Perhaps as important in alleviating delays in processing securities are the improvements in procedures which have been made by the member banks of the Association. Since 1969 the twelve banks have spent in excess of $50,000,000 for capital improvements in the stock transfer and registrar area. Significant increases in trained personnel have been made. Night forces have been added where none existed before. Although some operations were computerized before 1969, five of the member banks have completed computerization of their transfer and registrar work since that date. All members have instituted periodic and random testing procedures to ascertain more accurately the level of work performance; they have instituted special audits over movement control and safekeeping of certificates and they have given their employees special training. All member banks have become highly sensitive” to inquiries from customers. Reports to top level management now focus on such inquiries and special research teams have been organized in most banks provide prompt answers, Industry-wide steps have been taken at the initiative of our Association, to improve the overall performance of transfer agents. These steps include new forms and procedures for controlling the movement of certificates in bulk between brokers and banks, the use of facsimile signatures in place of manual signatures and the employment of jumbo certificates.
Another development which has occurred since the paper-work crisis, and as a result of it, has been a closer liaison between the stock exchanges, the bank examiners and the bank stock transfer agencies. The New York Stock Exchange has adopted Rule 496 and the American Stock Exchange, Rule 891, which establish a 48 hour maximum for stock transfers. This is also the time period prescribed by the New York Clearing House Association. The Exchanges monitor their rules and report performance times. The bank examiners are also aware of the rules and they check to see that such time limitations are being met when they examine member banks.
At the same time that changes and improvements were occurring in the transfer agency area, the Association was devoting considerable time, effort and money to the successful creation of a comprehensive securities depository in New York City, now known as The Depository Trust Company (“DTC”). The effort, which began before the Congress or the SEC took an active interest in the problem, grew out of a realization on the part of the financial institutions involved that the volume of paper work had to be curtailed and handled more efficiently. The banking and the securities industries agreed that this goal could only be reached if stock certificates were largely immobilized and ownership transferred through book entry.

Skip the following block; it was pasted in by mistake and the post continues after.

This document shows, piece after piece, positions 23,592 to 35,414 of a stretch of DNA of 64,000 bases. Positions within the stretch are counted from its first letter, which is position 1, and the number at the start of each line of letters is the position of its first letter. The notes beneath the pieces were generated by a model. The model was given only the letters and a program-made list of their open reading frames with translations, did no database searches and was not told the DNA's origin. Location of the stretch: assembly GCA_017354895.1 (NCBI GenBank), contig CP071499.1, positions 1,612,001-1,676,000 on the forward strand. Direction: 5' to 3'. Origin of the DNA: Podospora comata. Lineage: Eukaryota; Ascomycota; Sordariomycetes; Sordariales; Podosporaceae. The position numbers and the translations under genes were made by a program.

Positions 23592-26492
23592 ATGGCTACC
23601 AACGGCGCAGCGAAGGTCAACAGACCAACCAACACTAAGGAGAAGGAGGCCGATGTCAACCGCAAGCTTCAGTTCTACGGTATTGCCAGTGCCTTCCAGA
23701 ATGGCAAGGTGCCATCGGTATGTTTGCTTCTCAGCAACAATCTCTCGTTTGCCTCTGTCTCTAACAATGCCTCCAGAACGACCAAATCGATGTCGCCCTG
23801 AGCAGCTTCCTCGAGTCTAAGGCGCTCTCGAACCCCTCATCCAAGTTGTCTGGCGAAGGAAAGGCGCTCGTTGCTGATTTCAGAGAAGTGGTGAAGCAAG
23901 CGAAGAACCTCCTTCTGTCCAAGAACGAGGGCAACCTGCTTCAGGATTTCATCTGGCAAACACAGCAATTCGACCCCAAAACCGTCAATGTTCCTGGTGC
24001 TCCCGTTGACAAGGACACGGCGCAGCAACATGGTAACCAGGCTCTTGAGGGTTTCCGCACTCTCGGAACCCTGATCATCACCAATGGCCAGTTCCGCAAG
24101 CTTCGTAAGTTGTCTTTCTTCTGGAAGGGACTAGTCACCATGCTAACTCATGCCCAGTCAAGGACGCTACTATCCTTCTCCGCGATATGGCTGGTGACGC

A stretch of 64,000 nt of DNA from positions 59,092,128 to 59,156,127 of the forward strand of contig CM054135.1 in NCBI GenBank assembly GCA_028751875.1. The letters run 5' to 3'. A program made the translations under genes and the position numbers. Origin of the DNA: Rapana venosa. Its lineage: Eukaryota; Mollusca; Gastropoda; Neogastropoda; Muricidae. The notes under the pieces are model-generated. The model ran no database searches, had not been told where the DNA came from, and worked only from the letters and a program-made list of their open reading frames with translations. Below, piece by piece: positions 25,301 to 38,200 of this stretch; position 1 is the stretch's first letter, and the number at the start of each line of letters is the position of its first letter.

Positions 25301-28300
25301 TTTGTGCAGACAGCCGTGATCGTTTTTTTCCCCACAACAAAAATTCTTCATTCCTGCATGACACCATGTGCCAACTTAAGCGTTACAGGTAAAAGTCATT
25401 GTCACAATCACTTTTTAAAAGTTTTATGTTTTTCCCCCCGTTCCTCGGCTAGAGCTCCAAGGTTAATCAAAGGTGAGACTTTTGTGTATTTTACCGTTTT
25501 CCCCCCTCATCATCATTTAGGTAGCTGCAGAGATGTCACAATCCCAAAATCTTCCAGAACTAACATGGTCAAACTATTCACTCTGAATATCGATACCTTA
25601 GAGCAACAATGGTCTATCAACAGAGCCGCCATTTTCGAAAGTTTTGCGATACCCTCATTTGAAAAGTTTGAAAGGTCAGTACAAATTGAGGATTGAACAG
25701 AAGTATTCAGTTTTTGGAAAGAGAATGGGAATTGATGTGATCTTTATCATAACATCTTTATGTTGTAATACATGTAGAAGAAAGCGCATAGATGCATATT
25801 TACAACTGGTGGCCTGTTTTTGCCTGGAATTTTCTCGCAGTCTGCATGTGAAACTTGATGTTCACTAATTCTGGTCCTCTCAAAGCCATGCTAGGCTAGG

Thus, another important reason for the declining volume of securities transfers has been the continuing effort by all parties concerned to immobilize the stock certificate. This has been done largely through the successful operation in New York City of DTC which provides a system of book entry transfers. In 1969 when the predecessor of this depository was just beginning operations, only 1,212 issues of stock were eligible for deposit and transfer. All were issues listed on the New York Stock Exchange. Now 2,899 issues are on deposit, embracing in addition to New York Stock Exchange issues, issues listed on the American Stock Exchange, the National Stock Exchange and some traded over-the-counter. In terms of total shares, there were 464 million shares on deposit in 1969. Today, there are 1.5 billion shares on deposit, worth approximately $60 billion. Total book entry deliveries at the depository have increased from 700 million shares in the first half of 1970 to over three billion shares in the first half of 1973.
Participation in DTC includes brokers and all types of financial institutions. Each of the twelve member banks has joined. Securities clearance activity 1967
through DTC has increased to the extent that it now accounts for over 50% of the member banks' total securities clearings. Also, the banks have contributed or pledged contributions to the DRC protection fund, which is designed to provide insurance against loss.
In addition, member banks have begun, on a trial basis, to make substantial deposits in DTC. Nearly 60,000,000 shares have been so deposited. Unless interrupted, this trend will undoubtedly increase, bringing with it a corresponding reduction in transfers. Member banks of the Association now hold on account for their customers more than 2.8 billion shares which have not yet been placed in DTC. These shares alone, if deposited, would increase the total number of shares on deposit with DTC from 1.5 billion to over 4.3 billion. Moreover, if these bank-held securities were placed on deposit, approximately 22,000 manual deliveries between brokers and banks, involving about $730 million, could be eliminated per week. Finally, as the depository develops, corporate and municipal bonds may also become eligible, adding many more billions of dollars to the value of the securities immobilized. Transfer Agency Provisions of H.R. 5050
The major concern of the members of the Association with the transfer agency provisions of H.R. 5050 lies in the fact that the Bill will add yet another layer of regulation-by the Securities and Exchange Commission—to a banking industry which is already fully regulated.